Specialist blind teaching methods catch on at Stevenson College
DESPITE a number of setbacks in life, talented pianist Amy Moar hasn’t let anything stand in the way of her love for music.
Now the gifted musician – who is registered blind – has created such an impression at Stevenson College that her tutors are planning to use specialised teaching methods inspired by the 20-year-old to encourage other students to learn.
Amy, who is studying for an HND in classical music at Stevenson College and lives in Edinburgh, is the first registered blind student to study music at the college, which meant tutors had to adapt their teaching methods to suit her needs.
These have proved so successful that they are now planning to roll the techniques out to other students on the HNC and HND courses.
Amy’s tutor, Neil Metcalfe, said: “When Amy first arrived at Stevenson, she was already an extremely accomplished pianist. However, to further her skills, we sat down and discussed her needs. As she doesn’t read Braille, we needed to come up with another way to teach her music.
“We began recording sound clips on Amy’s dictaphone, which she then referred to during her practice sessions at home. It was a trial and error process, but we worked out that 16 bars of music was the optimum amount for her to memorise at a time.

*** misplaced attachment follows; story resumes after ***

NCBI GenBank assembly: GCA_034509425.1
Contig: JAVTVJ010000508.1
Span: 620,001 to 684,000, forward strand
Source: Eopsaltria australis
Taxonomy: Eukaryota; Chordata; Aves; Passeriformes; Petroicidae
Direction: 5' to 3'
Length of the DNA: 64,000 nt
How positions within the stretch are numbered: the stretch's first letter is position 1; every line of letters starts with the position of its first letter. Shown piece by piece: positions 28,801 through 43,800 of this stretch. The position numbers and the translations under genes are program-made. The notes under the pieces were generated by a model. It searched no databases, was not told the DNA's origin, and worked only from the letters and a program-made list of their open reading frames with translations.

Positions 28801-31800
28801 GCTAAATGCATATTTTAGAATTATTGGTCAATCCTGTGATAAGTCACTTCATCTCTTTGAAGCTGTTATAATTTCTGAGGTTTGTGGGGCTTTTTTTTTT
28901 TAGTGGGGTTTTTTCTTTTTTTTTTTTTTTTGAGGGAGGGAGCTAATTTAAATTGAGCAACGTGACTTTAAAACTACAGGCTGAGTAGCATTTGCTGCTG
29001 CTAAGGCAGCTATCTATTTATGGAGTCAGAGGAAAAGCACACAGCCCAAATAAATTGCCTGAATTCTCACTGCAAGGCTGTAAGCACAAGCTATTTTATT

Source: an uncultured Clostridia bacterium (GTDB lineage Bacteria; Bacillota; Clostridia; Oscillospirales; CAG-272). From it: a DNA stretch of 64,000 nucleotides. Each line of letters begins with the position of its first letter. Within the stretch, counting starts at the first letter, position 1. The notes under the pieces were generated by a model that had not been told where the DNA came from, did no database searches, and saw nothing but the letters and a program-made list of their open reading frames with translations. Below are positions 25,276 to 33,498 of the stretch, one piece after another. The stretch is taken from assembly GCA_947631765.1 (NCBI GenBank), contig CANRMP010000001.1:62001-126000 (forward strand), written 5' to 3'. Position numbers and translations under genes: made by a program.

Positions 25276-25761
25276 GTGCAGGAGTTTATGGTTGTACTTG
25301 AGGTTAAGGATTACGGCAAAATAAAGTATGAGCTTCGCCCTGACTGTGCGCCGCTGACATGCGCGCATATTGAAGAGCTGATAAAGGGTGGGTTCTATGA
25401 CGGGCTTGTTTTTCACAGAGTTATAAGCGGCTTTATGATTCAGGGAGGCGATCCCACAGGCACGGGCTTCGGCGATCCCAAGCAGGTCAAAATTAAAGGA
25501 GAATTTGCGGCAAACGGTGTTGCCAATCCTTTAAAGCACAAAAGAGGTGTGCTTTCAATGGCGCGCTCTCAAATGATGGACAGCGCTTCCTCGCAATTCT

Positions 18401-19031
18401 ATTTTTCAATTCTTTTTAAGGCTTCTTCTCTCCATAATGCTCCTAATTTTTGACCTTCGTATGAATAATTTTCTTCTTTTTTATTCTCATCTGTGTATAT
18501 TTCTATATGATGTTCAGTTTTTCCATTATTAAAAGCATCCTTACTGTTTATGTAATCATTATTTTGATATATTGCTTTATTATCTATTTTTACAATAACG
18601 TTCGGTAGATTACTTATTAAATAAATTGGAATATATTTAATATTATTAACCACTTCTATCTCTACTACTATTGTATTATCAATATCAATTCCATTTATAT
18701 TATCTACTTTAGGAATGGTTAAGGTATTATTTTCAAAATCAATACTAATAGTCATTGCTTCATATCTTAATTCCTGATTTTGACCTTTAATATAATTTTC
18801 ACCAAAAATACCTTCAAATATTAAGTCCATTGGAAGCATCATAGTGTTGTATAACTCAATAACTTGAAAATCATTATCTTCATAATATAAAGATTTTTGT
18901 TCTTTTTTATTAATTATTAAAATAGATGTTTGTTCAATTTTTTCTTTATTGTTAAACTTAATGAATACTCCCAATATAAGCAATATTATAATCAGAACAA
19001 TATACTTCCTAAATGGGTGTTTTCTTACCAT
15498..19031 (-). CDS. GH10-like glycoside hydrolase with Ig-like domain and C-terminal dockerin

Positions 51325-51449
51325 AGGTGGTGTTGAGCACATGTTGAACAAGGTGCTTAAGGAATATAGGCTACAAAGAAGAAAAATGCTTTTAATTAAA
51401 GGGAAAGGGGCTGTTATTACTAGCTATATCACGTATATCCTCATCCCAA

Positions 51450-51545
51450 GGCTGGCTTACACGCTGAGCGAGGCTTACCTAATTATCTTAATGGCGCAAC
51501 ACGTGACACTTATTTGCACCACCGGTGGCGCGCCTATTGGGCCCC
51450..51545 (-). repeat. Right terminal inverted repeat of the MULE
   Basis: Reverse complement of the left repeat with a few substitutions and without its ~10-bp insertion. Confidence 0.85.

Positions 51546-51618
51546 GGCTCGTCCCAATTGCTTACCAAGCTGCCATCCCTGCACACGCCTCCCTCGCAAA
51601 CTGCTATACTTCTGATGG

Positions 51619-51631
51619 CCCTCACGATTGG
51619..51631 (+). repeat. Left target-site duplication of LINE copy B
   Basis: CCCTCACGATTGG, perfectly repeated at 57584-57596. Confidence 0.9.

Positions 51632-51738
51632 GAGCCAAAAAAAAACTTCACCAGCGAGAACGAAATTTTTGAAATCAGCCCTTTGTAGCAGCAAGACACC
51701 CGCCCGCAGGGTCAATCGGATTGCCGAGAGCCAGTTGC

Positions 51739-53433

“We then broke down her tutoring sessions to small intervals where we would firstly recap on the previous week’s memory work, before playing a new piece of music to her which she would repeat back. The final part of the session was spent recapping on what she had learned and what she would do for next time.”
He added: “Amy is in a class with 20 other classical musicians and many of them have taken to this learning style. Learning by ear is good for all our students, who are now also taping lessons and learning from memory.”
Amy, who has performed for the Dalai Lama and at London’s O2 Arena, has been studying at the college for two years.
She said: “I’ve loved studying at Stevenson and have found their teaching methods very helpful. My music practice has become more disciplined and I’m now doing more lengthy practice sessions.
“It’s great that these methods are being rolled out further and will help teach other students at the college.
“I’ve had some great experiences at Stevenson, including getting to perform with the choir at the O2 Arena in London during the opening of the World Skills contest.”
The keen pianist, who has been blind since birth, also sings in the college’s choir and is part of its folk group.
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